I've been playing around with a Solaris 11 system, where I've made several user-accounts for myself. Anyway, I gave one of my unprivileged account the solaris.* auth, and then tried to give another unprivileged account the System Administrator profile:

user$ auths
user$ pfexec usermod -P"+System Administrator" user2

This failed with the following error-message (yes, repeated three times):

/usr/lib/passmgmt: Password file(s) busy.  Try again later
/usr/lib/passmgmt: Password file(s) busy.  Try again later
/usr/lib/passmgmt: Password file(s) busy.  Try again later

I've "tried again later" - even after just rebooting - and each time I've get the same result. This is a completely different error than when a user without the solaris.* (or one of the assign-auths) tries the command.

I've also tried to explicitly add auths regarding assigning profiles, auths and roles - eg. solaris.profile.assign - in addition to solaris.* (like how solaris.grant had to be explicitly assigned); but that didn't help (nor show up when I did a auths - only solaris.* showed).

I have however successfully used usermod to assign these things while root or while using a user with the Primary Administrator profile (I copy-pasted in from a previous Solaris-version).

However I really thought solaris.* - or for that matter just the solaris.profile.assign - ought to have been enough to use usermod to give privileges to other users...

So what does the (triple) error-message mean? Why doesn't it work? And if it shouldn't work, why not? And what would be the correct "least" combination of auths and/or profiles to make it work?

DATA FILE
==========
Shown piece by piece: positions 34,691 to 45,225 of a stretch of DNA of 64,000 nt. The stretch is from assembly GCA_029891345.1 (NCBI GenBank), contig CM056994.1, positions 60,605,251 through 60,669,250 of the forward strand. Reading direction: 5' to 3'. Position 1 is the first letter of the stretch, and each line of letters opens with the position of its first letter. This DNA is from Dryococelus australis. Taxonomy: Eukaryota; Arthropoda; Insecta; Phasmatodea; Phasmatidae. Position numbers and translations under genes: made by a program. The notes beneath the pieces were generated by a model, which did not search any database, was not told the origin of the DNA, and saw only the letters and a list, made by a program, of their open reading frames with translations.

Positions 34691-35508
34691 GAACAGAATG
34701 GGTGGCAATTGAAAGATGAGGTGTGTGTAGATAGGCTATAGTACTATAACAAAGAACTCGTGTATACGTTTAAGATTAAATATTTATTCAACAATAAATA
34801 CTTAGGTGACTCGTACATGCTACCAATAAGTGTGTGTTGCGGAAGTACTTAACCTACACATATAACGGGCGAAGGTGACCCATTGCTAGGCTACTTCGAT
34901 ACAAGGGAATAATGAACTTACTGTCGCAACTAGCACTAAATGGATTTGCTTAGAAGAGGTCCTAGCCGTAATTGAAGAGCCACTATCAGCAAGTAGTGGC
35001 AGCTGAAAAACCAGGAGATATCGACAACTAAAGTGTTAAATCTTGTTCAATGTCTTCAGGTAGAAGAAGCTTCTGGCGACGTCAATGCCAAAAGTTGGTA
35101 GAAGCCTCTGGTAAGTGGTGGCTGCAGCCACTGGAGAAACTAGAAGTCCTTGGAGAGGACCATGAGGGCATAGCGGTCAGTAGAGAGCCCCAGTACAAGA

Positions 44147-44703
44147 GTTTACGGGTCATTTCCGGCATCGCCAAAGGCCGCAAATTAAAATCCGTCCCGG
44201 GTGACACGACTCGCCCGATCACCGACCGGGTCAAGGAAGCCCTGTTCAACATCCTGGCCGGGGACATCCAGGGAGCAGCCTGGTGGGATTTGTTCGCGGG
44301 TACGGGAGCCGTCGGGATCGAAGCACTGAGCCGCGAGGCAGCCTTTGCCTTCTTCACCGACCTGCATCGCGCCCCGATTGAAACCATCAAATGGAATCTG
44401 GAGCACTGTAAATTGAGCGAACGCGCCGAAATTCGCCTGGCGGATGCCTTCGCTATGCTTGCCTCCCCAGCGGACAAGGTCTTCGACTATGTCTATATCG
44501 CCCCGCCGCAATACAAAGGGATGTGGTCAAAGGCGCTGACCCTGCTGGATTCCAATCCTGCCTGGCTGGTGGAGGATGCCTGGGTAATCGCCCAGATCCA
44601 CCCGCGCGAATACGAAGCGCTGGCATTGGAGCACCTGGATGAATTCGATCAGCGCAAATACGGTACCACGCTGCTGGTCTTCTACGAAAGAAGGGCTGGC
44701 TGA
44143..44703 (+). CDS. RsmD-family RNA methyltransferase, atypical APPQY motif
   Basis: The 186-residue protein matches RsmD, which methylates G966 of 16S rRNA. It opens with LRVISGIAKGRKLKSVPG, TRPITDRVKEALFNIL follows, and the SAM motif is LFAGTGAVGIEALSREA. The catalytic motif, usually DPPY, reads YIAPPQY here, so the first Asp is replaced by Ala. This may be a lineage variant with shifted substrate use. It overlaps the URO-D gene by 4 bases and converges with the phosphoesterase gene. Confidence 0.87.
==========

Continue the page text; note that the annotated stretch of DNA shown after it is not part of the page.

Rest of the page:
• 1
    The output shown suggests the passwd file is in a read only state, within the context of your pfexec run.
    – steve
    Jul 26, 2016 at 22:02

1 Answer 1


Why doesn't it work?

The error messages

/usr/lib/passmgmt: Password file(s) busy.  Try again later
/usr/lib/passmgmt: Password file(s) busy.  Try again later
/usr/lib/passmgmt: Password file(s) busy.  Try again later

likely mean you don't have permission to create a file in /etc.

The only source of that error message that I can find is in the passmgmt source code and is generated when passmgmt fails either to create the file /etc/.pwd.lock or can not actually lock the file if it already exists.

passmgmt, and likely many other Solaris utilities, attempt to lock the password files with an /etc/.pwd.lock file. (source code link for locking the password files).

Given that you can successfully use usermod while root, this doesn't look like a problem where an errant process holds a lock on /etc/.pwd.lock, so the only failure per the published Illumos source (admittedly a bit out-of-date now) that generates the error messages that you see is a failure to create /etc/.pwd.lock, almost certainly because your process doesn't have write permissions to /etc.

That's why it's failing. Unfortunately, I don't have the time to research whether it should fail or not.

  • Seems reasonable.... Neither do I know if it should work or not - still having an auth so that a user can do something (eg. solaris.profile.assign), but it turns out he can't anyway because he doesn't have the permission to make a lock, does seem a bit redundant... I guess the difference when doing it through profiles, is that profiles doesn't just assigns auths and other profiles; but also assigns the ability run specific commands as system-users (sometimes including root) through /etc/security/exec_attr . Jul 27, 2016 at 11:00

You must log in to answer this question.

Not the answer you're looking for? Browse other questions tagged .